and nucleic acids may be cumulative.
It is concluded that aspartame consumption may constitute a hazard because of its contribution to the formation of formaldehyde adducts."
Are we making our children sick?- May 10
Kids and chemicals, a special report
Bill Moyers tracks the scientific search for answers about how the
environmental toxins affect America's children
Premieres Friday, May 10 at 9:00 (ET) on PBS (check local listings)
It is a medical mystery marked "urgent."
Across America growing numbers of children are suffering from asthma, childhood cancers like leukemia, as well as learning and behavioral disabilities. Scientists are searching for clues to the causes of these illnesses, and a growing body of research suggests that everyday environmental toxins-- what kids eat, drink, and breathe-- may put them at risk. Equipped with new technology and more sophisticated analysis, these scientists are asking compelling questions about the health risks to children growing up exposed to an ever-increasing number of untested chemicals in our environment.
Kids and Chemicals, a special edition of NOW with Bill Moyers to be broadcast on PBS, Friday, May 10 at 9 p.m. (ET), features medical investigators and health officials engaged in the latest research on links between childhood illness and environmental contamination. The program looks at families around the country who are coping with the consequences to their children of potentially toxic exposures.
"The disturbing increases in childhood illness in America cannot be ignored," says Bill Moyers. "How does the exposure affect children's health? The new research is studying how chemicals enter the human body, and posing questions that they could never ask before: Do chemicals affect children, babies and unborn fetuses more than adults? What factors increase toxicity, and how can we protect children from harm?"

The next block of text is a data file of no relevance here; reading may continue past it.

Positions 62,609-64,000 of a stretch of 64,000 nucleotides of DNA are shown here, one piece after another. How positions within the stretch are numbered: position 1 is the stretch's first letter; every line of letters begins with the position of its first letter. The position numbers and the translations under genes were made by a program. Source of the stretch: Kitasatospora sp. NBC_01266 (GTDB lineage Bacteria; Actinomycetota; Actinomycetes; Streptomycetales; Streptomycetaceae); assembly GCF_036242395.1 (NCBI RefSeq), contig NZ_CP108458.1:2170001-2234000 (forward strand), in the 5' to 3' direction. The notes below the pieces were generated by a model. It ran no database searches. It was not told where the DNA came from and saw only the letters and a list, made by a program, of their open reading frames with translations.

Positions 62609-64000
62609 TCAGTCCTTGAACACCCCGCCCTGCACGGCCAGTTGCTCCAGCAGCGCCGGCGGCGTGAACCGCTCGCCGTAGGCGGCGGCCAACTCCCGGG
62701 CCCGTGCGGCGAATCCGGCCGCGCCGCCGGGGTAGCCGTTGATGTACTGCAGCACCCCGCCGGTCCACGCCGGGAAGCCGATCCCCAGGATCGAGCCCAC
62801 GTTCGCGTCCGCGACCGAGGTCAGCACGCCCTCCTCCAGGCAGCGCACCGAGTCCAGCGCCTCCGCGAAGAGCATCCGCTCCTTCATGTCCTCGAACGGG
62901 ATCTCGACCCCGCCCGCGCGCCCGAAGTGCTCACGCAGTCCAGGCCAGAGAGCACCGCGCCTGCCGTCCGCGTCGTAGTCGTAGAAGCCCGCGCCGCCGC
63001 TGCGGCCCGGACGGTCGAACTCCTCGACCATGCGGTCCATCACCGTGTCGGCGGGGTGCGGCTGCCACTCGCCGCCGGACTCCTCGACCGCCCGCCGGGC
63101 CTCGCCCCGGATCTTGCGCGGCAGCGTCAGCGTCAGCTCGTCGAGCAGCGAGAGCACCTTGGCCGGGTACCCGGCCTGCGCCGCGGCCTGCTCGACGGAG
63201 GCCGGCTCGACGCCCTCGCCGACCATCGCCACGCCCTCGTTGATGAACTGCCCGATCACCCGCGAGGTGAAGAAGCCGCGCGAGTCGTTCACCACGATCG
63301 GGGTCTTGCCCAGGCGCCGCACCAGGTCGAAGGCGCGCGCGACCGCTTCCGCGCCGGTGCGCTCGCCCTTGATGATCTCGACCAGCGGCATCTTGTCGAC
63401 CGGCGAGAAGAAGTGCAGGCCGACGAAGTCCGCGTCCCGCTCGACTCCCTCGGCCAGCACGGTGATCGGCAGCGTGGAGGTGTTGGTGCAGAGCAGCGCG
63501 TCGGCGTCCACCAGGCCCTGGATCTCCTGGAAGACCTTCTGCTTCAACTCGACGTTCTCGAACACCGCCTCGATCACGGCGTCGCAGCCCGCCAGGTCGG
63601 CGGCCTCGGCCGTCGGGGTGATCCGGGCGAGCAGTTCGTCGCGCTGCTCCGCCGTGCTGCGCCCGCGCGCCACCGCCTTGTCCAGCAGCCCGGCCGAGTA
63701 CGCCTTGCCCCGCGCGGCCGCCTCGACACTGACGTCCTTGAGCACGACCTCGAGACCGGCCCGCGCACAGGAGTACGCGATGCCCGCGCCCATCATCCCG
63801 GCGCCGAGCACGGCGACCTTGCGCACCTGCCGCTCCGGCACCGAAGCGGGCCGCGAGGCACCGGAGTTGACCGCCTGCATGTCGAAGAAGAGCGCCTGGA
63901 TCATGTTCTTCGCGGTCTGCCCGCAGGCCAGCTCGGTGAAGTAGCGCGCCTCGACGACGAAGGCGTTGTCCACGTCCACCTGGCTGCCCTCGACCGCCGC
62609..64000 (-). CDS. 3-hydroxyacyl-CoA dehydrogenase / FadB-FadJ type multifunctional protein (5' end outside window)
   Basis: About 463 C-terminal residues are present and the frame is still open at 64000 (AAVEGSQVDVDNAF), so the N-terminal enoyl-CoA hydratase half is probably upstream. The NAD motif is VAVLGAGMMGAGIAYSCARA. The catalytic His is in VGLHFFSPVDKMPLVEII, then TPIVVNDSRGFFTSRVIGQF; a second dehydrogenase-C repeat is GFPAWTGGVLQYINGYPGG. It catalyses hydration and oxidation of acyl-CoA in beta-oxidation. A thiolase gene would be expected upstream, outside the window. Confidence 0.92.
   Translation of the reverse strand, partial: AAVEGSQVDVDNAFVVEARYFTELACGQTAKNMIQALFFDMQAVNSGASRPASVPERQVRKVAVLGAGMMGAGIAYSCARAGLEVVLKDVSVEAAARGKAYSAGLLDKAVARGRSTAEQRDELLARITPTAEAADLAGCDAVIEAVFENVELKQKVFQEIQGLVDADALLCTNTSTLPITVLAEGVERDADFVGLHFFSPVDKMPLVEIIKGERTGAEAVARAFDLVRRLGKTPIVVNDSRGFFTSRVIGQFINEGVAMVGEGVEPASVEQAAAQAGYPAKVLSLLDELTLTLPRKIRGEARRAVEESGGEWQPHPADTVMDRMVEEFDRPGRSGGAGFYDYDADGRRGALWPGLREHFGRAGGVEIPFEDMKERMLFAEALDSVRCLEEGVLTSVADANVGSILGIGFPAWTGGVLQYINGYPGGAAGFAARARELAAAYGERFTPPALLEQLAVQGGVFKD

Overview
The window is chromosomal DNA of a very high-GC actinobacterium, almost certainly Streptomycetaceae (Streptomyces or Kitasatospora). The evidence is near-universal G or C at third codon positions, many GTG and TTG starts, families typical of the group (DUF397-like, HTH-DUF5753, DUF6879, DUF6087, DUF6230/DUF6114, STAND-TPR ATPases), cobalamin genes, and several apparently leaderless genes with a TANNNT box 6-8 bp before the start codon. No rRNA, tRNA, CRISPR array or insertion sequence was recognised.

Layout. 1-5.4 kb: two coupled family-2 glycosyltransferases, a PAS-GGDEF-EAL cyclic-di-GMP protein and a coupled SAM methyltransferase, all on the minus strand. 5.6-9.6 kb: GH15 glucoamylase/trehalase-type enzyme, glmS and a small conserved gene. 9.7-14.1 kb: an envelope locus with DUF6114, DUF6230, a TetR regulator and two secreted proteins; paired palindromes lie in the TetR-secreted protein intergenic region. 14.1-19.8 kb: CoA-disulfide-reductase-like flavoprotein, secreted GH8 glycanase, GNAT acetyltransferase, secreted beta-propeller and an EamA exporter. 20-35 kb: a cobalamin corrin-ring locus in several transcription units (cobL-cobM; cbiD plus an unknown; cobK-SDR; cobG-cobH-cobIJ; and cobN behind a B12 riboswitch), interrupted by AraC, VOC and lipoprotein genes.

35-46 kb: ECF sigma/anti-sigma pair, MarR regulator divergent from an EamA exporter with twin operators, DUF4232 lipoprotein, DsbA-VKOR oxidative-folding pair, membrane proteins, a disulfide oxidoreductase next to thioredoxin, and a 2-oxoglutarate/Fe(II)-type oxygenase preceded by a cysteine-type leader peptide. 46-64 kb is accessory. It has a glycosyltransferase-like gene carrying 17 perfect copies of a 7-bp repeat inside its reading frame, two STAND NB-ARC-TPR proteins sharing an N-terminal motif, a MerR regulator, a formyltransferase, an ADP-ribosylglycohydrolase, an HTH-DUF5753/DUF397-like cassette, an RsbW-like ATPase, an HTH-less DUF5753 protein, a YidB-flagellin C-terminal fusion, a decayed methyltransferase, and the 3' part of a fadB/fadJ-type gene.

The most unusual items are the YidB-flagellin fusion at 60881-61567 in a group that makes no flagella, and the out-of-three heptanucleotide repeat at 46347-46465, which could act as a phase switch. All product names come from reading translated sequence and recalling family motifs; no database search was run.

Kids and Chemicals' producers Gail Ablow and Greg Henry go to Fallon, Nevada, a small desert town that has had 15 recorded cases of childhood leukemia in just five years. Alarmed, Dr. Mary Guinan, who was one of Nevada's top health officials, called in the Centers for Disease Control and Prevention to investigate the potential links between this childhood cancer and the environment. Could toxic substances in water, food, air, schools, homes or the ground in Fallon be responsible for this "cancer cluster"? If so, which chemicals? Without clear evidence of a specific cause, everything-- from jet fuel emissions to pesticides to naturally occurring arsenic in the water-- is suspect.
As Moyers and his team learn in Fallon, research on cancer clusters once focused mainly on gathering environmental samples because investigators simply didn't have tools sensitive enough to measure which toxins had been absorbed into people.
Dr. Richard Jackson, the director of the National Center for Environmental Health at the Centers for Disease Control and Prevention, explains how his laboratories are using the latest instruments. His research scientists are using sophisticated blood and urine analysis to test for minute traces of toxins in the bodies of the sick children and their families in Fallon.
This work is part of a larger movement in children's environmental health unfolding nationwide. Dr. Phillip Landrigan of the Mount Sinai School of Medicine in New York City works with scientists around the country to understand how kids are affected by exposure to chemicals. "Of the 3000 high production volume chemicals in use in this country today, only 43% have been even minimally tested," he tells Moyers. "Only about 10% have been thoroughly tested to examine their potential effects on children's health and development."